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Obesity cardiomyopathy in children

An article from the e-journal of the ESC Council for Cardiology Practice

Obesity cardiomyopathy is associated with changes in the structure of the heart and left ventricular myocardial deformation in particular. These changes can occur as early as childhood and are independent from any other cardiovascular risk factors. Knowing about obesity-related disorders involving the heart, and early prevention, are key.

Cardiovascular Disease in Primary Care

Obesity is a risk factor for cardiovascular morbi-mortality that has deleterious effects on cardiovascular function: obesity causes blood volume, cardiac output and workload to increase while lowering the level of total peripheral resistance (1, 2). With increased filling pressure and volume, patients often develop 1) left ventricular dilation (1,3) and eccentric left ventricular hypertrophy independently from arterial pressure and age (4,5 ) as well as left atrial enlargement, from increased circulating blood volume and abnormal left ventricular filling (1) as well as 2) complex ventricular arrhythmias (6) which cause adverse effects on diastolic and systolic function (2, 19, 20-22). Together, these changes constitute “obesity cardiomyopathy”.

Presence of obesity cardiomyopathy, is strongly associated with several cardiovascular risk factors however the exact cardiac alterations related to obesity have thus far been based on statistical adjustments. Precise determination of the role of obesity on cardiac alterations has been a matter of controversy.
Indeed, left ventricular myocardial segments change in shape during systole and diastole, but deformation impairments may be "invisible" when using traditional imaging methods. 3D-Wall motion tracking echocardiography (3D-WMT), which analyses myocardial motion, provides information regarding left ventricular myocardial deformation able to detect subtle myocardial deformation impairments.


Several studies have demonstrated a definite association between left ventricular mass and obesity in children, independently from blood pressure levels (7). In the Strong Heart Study, significant impairment in left ventricular mass, wall mechanics and diastolic function were also found in adolescents (8).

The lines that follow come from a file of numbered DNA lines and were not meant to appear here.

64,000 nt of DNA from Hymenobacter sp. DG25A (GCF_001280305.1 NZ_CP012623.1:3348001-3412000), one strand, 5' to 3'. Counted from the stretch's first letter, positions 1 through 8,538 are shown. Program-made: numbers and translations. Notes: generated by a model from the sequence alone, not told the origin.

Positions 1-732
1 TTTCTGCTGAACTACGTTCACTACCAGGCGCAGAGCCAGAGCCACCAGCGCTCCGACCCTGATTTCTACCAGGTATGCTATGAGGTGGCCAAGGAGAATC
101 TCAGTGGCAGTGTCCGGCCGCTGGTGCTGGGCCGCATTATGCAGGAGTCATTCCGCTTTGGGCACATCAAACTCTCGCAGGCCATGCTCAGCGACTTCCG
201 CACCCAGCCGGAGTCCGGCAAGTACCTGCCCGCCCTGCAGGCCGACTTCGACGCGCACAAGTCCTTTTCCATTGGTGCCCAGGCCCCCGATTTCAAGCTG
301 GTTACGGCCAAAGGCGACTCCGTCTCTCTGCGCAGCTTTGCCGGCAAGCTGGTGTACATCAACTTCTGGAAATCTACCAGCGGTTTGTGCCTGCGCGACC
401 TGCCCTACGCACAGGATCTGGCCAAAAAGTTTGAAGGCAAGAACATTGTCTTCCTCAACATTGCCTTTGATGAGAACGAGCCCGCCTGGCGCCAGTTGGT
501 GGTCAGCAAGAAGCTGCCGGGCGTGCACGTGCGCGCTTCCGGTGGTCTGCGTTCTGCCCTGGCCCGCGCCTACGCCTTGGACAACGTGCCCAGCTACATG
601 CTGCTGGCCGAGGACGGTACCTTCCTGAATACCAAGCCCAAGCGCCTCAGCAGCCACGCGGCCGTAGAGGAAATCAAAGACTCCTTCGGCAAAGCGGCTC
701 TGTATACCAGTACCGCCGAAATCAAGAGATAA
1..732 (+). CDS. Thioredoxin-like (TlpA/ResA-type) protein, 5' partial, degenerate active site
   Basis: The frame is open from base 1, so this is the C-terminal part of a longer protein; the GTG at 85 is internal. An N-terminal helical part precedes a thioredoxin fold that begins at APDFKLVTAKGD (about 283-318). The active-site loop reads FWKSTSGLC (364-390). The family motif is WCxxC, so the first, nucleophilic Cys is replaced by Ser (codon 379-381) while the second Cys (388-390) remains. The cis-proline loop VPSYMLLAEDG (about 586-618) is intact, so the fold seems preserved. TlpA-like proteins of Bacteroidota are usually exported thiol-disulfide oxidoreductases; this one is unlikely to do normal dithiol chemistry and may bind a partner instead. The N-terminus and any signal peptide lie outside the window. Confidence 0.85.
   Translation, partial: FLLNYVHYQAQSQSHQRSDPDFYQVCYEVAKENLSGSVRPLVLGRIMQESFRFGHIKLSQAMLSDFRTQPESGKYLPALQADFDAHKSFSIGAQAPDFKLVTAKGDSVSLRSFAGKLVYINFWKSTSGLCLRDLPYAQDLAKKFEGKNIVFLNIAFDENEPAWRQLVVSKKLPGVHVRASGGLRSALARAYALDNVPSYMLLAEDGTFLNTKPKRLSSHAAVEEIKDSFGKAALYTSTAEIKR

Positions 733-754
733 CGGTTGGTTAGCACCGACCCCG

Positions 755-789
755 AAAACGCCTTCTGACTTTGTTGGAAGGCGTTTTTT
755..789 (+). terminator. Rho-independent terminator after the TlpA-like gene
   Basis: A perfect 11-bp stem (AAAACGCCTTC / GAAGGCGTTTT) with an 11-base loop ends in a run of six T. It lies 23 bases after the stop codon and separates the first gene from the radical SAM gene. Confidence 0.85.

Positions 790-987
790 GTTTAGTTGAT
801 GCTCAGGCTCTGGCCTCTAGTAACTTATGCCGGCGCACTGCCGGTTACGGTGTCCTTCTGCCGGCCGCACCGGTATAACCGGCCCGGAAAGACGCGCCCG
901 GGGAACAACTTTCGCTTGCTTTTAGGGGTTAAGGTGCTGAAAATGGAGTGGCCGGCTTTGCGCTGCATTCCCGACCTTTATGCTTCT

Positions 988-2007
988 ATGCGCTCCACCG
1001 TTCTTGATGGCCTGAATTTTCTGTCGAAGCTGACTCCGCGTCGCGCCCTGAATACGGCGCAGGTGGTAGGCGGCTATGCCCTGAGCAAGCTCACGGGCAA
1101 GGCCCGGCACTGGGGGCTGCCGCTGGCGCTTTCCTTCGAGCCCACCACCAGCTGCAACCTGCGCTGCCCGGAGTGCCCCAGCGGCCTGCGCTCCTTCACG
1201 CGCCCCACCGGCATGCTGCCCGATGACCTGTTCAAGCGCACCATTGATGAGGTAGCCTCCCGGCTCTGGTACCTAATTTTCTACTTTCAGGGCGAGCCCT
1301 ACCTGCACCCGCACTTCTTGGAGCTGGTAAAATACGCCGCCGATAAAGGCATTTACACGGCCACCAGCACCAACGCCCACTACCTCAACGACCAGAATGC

Others have analysed diastolic function in obese children and adolescents, finding altered transmitral and pulmonary venous velocities, suggesting a reduction in early diastolic filling. Additionally, they observed early diastolic function impairment related to body mass index (9-11).
A recent study (12) enrolled thirty consecutive non-selected obese children, free from other cardiovascular risk factors and forty-two healthy children. Results showed that asymptomatic obesity is associated with myocardial deformation changes and that this association is independent from any other occurring cardiovascular risk factor. Furthermore, a decrease in systolic longitudinal and circumferential deformation, accompanied by an increase in systolic radial deformation in order to maintain the global contractility of the left ventricle was present in the asymptomatic obesity group.

To summarise, obesity cardiomyopathy is associated with 1) changes in the structure of the heart and 2) left ventricular myocardial deformation changes. Furthermore, this association occurs as early as childhood and is independent from any other cardiovascular risk factor. This knowledge should lead us to develop new recommendations to avoid obesity, especially during childhood.

Figure 1: 3D-Wall Motion Tracking Echocardiographic analysis. Left panel: left ventricular circumferential strain analysis of a normal (non-obese) child is shown. Right panel: left ventricular circumferential strain analysis of an obese) child is shown. There is a marked difference in  mean left ventricular circumferential strain value between the two panels.


Knowing the disorders that can cause obesity involving the heart, and early prevention - as early as childhood, are key. Appropriate dietary measures and regular exercise will help with early treatment. Drug therapy and surgical treatment may be reserved for difficult-to-treat cases.


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9. Harada K, Orino T, Takada G. Body mass index can predict left ventricular diastolic filling in asymptomatic obese children. Pediatr Cardiol. 2001 Jul-Aug;22(4):273-8
10. Mehta SK, Holliday C, Hayduk L, Wiersma L, Richards N, Younoszai A. Comparison of myocardial function in children with body mass indexes >/=25 versus those <25 kg/m2. Am J Cardiol. 2004 Jun 15;93(12):1567-9.
11. Van Putte-Katier N, Rooman RP, Haas L, Verhulst SL, Desager KN, Ramet J, Suys BE. Early cardiac abnormalities in obese children: importance of obesity per se versus associated cardiovascular risk factors. Pediatr Res. 2008 Aug;64(2):205-9.
12. Saltijeral A, Isla LP, Pérez-Rodríguez O, Rueda S, Fernandez-Golfin C, Almeria C, Rodrigo JL, Gorissen W, Rementeria J, Marcos-Alberca P, Macaya C, Zamorano J. Early Myocardial Deformation Changes Associated to Isolated Obesity: A Study Based on 3D-Wall Motion Tracking Analysis. Obesity (Silver Spring). 2011 Jun 30. doi: 10.1038/oby.2011.157. [Epub ahead of print]


Vol10 N°6

Notes to editor

Leopoldo Pérez de Isla
Unidad de Imagen Cardiovascular
Hospital Carlos III
Sinesio Delgado, 10
28029-Madrid, Spain

The content of this article reflects the personal opinion of the author/s and is not necessarily the official position of the European Society of Cardiology.